WINSLOW — It was a Christmas miracle, one that just so happened on Easter Sunday this year. And it happened at a petting zoo.

“It was kind of a surprise,” said Ed Papsis, a co-owner of the Pony X-Press traveling petting zoo. The surprise came in the form of an unexpected birth at the farm. Specifically, a new reindeer, a dark brown female calf, the first such birth in the state in over 20 years.

“We had purchased a couple this fall to add to our herd and they actually had bred,” Papsis said. “So we weren’t positive when we bought them they were bred.”

Papsis said this is not the normal time of year for reindeer to give birth either. They are usually born later in April and the spring. The calf was born April 1, Easter Sunday, and was 12 pounds when she was born.

For a while, the Pony X-Press had the only reindeer in the state, an 18-year-old female named Freeway who passed away in 2016. The traveling petting zoo was later able to add two more, a male named Bo and a female named Anna, and then another female. Papsis, who owns the petting zoo along with Candis Veilleux, said they now have a “whopping total” of one male and four females.

The newborn reindeer has yet to be named, Papsis said, as they are waiting to see what her personality is like. However, it’s obvious they will name the calf something festive, he said. The calf’s mother’s name is Cocoa and her grandmother’s name is Holly.

Though Pony X-Press has made a reputation traveling with the reindeer during the holidays, the animals, also known as caribou in North America, have become a rarity in Maine. Despite the Pine Tree State’s long winters and rural, wooded landscape, no wild reindeer inhabit the state, and Pony X-Press has the only domesticated ones around.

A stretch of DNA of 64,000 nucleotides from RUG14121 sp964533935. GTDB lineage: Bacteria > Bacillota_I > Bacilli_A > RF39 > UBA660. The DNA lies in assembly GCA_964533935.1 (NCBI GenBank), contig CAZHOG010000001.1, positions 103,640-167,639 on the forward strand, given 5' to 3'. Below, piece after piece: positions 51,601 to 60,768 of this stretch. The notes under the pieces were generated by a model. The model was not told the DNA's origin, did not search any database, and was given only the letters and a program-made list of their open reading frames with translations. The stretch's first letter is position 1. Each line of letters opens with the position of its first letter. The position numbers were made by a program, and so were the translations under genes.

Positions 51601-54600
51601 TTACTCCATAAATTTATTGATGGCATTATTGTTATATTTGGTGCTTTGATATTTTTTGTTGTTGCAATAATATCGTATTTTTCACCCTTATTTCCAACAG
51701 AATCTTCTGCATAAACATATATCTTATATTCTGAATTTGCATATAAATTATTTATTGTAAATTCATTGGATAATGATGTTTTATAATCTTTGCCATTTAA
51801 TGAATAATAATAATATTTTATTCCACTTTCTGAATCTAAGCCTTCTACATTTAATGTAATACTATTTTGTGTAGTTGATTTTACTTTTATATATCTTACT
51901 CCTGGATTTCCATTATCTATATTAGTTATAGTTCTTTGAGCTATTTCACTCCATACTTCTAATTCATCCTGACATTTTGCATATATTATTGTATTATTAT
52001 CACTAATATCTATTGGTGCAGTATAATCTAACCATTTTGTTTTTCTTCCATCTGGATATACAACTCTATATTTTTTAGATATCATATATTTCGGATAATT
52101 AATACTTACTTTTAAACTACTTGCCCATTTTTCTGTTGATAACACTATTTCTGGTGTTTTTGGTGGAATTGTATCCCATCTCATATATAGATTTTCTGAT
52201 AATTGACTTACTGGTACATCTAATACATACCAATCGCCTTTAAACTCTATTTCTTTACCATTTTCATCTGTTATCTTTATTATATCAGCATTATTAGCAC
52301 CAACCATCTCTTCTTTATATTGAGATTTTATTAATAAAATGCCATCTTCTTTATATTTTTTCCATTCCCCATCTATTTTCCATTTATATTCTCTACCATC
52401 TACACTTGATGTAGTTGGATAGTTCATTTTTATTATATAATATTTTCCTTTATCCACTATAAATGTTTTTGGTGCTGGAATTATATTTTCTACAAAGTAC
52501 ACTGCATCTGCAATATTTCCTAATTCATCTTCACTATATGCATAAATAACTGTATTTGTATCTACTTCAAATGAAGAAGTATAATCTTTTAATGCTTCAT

Ed Papsis of Pony X-Press zoo holds a wiggly four-day-old female reindeer calf born on Easter Sunday at the Winslow farm. Papsis said the calf is the first reindeer born in Maine in the last 20 years. The calf’s mother, Cocoa, looks on at right. Staff photo by David Leaming

Papsis said he knows of at least one person who privately owns a reindeer, but there are major restrictions on displaying the reindeer. Papsis said his farm was the only one he knew of in Maine licensed by the state and the U.S. Department of Agriculture to have and display reindeer.

The Pony X-Press petting zoo is home to a gaggle of other animals, including American alligators, three-banded armadillos and alpacas. In recent years, Pony X-Press has brought the reindeer to L.L. Bean for the annual Northern Lights celebration. They also go to schools, nursing homes and tree lighting ceremonies. This year, they traveled to the Travis Mills Foundation.

“You’re never quite sure where we’re gonna turn up with ’em,” Papsis said.

The zoo has had different animals on display since 1991, Papsis said, and they have had reindeer for the last 20 years. But the size of their herd is indicative of just how hard it is to grow a population of reindeer in Maine.

“It’s impossible,” Papsis said

Reindeer are susceptible to a disease called Chronic Wasting Disease, an infectious disease transmitted among members of the deer family. It is a progressive disease and is always fatal, with symptoms such as weight loss, difficulty of movement and behavioral changes. Papsis said it was the equivalent of Mad Cow Disease for deer.

“For a while it was shut down nationwide, that you could not move any type of deer across state lines,” Papsis said.

The Department of Inland Fisheries and Wildlife issues permits to possess reindeer. According to the department, non-native cervids such as reindeer fall under different jurisdictions in the state. According to the Maine Department of Agriculture, Conservation and Forestry, reindeer are not allowed to be farmed under their captive cervid program. Cervids are mammals in the deer family.